Verse > Anthologies > Harvard Classics > English Poetry I: From Chaucer to Gray
  PREVIOUS NEXT  
CONTENTS · BOOK CONTENTS · BIBLIOGRAPHIC RECORD
   English Poetry I: From Chaucer to Gray.
The Harvard Classics.  1909–14.
 
12. The Three Ravens
 
Traditional Ballads
 
 
THERE were three rauens sat on a tree,
  Downe a downe, hay down, hay downe
There were three rauens sat on a tree,
  With a downe
There were three rauens sat on a tree,        5
They were as blacke as they might be.
  With a downe derrie, derrie, derrie, downe, downe.
 
The one of them said to his mate,
“Where shall we our breakefast take?”
 
“Downe in yonder greene field,        10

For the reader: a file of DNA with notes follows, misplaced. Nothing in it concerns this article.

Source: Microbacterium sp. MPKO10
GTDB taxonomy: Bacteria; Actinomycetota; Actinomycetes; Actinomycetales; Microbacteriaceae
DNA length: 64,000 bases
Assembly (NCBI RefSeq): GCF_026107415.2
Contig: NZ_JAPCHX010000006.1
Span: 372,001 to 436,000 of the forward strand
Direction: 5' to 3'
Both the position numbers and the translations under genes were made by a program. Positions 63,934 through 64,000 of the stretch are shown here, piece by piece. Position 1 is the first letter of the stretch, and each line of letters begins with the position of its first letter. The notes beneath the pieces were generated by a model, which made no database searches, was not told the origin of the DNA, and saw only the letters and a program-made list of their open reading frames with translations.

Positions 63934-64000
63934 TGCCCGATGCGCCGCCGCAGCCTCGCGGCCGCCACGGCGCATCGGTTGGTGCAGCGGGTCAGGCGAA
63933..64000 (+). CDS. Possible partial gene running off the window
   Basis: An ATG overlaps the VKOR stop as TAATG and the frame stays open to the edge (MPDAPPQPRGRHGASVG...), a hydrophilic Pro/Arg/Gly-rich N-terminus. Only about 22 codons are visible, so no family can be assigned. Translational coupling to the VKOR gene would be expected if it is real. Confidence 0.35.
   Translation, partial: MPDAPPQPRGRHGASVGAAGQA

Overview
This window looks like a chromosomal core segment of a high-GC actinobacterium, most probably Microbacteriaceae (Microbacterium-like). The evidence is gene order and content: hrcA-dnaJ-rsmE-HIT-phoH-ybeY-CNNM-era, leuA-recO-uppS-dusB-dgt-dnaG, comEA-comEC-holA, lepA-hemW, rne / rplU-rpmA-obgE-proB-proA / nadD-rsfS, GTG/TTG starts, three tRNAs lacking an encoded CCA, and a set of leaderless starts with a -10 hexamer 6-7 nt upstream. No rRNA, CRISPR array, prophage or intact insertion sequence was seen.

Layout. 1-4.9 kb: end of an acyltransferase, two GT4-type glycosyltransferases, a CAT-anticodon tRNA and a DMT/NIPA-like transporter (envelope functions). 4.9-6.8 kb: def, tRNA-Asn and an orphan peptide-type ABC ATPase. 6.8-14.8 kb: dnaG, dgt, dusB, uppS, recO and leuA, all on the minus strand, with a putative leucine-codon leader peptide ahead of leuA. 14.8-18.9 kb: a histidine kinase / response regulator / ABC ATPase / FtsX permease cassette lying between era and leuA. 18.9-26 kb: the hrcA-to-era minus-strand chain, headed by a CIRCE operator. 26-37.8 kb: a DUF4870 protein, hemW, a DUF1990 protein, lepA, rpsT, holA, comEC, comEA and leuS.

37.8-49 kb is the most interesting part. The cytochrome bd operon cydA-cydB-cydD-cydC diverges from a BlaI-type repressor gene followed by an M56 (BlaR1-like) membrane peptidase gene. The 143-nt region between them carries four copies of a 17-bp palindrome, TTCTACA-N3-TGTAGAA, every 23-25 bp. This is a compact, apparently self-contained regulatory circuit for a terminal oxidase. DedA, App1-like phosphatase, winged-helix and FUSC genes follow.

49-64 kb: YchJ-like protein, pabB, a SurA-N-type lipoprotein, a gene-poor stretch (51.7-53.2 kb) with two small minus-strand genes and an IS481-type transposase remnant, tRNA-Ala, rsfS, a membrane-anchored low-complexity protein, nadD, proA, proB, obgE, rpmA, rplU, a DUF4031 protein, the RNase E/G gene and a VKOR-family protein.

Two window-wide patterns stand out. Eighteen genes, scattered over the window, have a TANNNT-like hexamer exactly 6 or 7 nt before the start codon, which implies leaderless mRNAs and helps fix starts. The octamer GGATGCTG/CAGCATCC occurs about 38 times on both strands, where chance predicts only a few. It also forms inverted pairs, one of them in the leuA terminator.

There lies a knight slain vnder his shield.
 
“His hounds they lie downe at his feete,
So well they can their master keepe.
 
“His haukes they flie so eagerly,
There’s no fowle dare him come nie.” 1        15
 
Downe there comes a fallow doe,
As great with yong as she might goe.
 
She lift vp his bloudy hed,
And kist his wounds that were so red.
 
She got him vp vpon her backe,        20
And carried him to earthen lake. 2
 
She buried him before the prime,
She was dead herselfe ere euen-song time.
 
God send euery gentleman,
Such haukes, such hounds, and such a leman. 3        25
 
Note 1. Pit. [back]
Note 2. Sweetheart. [back]
Note 3. Crows. [back]
 

CONTENTS · BOOK CONTENTS · BIBLIOGRAPHIC RECORD
  PREVIOUS NEXT  
 
Loading
Click here to shop the Bartleby Bookstore.

Shakespeare · Bible · Strunk · Anatomy · Nonfiction · Quotations · Reference · Fiction · Poetry
© 1993–2014 Bartleby.com · [Top 150] · Subjects · Titles · Authors